After thirteen of the authors that Baliunas and Soon cited in their paper refuted the conclusion of the paper, several editors of Climate Research resigned in protest of the paper's publication. “They submitted a flawed paper,” said Hans von Storch, editor-in-chief of Climate Research. He said that the journal's peer review procedure failed to identify methodological flaws in the study. [15]

Despite these criticisms, Energy and Environment proceeded to publish a more expansive article by Soon and Baliunas where they made the same disputed claims as in Climate Research.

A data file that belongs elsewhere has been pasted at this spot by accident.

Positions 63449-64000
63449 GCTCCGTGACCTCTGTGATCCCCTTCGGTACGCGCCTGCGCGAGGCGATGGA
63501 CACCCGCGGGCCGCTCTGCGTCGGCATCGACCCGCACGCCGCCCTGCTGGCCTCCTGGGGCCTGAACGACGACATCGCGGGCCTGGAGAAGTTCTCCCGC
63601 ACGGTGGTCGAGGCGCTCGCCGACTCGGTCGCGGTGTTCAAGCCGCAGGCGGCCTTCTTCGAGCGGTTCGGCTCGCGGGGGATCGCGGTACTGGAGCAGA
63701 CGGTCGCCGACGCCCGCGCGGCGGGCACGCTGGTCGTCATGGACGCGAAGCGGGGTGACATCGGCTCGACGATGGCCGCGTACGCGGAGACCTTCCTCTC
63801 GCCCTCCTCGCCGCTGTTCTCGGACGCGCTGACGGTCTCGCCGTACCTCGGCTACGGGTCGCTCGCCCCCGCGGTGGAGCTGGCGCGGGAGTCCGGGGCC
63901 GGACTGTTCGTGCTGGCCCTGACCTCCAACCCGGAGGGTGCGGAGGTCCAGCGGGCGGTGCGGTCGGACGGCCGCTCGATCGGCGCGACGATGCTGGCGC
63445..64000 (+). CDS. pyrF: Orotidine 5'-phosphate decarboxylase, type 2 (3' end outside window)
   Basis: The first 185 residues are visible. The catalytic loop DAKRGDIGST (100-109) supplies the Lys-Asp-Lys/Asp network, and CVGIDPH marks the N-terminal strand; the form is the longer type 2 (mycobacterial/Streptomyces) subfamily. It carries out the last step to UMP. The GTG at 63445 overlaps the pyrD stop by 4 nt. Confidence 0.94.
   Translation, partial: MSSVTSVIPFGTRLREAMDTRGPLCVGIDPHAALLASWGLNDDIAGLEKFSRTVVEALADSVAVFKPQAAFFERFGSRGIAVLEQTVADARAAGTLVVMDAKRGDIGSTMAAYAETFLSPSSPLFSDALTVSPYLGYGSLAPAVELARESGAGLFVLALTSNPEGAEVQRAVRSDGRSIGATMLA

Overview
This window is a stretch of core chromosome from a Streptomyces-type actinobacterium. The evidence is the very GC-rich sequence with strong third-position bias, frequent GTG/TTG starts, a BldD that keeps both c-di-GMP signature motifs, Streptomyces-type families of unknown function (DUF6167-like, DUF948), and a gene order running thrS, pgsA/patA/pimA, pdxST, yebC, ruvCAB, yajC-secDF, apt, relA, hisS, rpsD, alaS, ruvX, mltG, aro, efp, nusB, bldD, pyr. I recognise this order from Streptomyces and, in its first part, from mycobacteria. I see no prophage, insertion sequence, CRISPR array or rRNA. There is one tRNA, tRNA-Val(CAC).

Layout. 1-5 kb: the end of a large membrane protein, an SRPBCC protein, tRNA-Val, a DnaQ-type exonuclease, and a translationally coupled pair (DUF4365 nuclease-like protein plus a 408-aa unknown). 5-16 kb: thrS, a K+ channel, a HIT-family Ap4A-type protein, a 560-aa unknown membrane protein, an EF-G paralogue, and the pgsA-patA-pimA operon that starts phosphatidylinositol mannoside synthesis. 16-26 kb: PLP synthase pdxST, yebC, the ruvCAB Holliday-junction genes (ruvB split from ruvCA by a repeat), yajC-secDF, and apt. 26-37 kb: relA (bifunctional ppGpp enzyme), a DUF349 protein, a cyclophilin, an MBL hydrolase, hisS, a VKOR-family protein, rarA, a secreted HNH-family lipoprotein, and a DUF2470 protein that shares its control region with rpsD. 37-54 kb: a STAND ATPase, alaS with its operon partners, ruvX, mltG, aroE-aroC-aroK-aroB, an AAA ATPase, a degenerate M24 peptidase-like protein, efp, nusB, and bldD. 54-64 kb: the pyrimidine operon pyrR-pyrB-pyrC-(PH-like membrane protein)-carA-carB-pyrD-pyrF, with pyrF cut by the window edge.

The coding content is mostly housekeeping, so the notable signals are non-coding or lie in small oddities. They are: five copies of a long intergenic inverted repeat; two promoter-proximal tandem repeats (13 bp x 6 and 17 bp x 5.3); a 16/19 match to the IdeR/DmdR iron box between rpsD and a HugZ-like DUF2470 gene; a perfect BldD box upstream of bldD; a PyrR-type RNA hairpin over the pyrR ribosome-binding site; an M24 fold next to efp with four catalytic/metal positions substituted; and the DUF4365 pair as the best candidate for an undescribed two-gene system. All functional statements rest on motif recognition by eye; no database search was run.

While some have said that scientific claims in E&E “have little credibility among scientists,” many studies published in the journal have made it into the political realm. For example, the discredited study by Soon and Baliunas was used as evidence during July 2003 U.S. Senate Hearings:

“Our paper shows this contradiction and argues that the results of [Michael] Mann […] are out of step with the preponderance of the evidence. The scientific evidence. That is worth repeating: Mann's theory of global warming is out of step with most scientific thinking on the subject.” — Sen. George V. Voinovich (R-OH). [3]

The same E&E study also appeared in a 2003 report submitted to the White House that disagreed with the EPA's conclusion that increases in global temperatures where caused by human activities.

Related Organizations

Global Warming Policy Foundation (GWPF)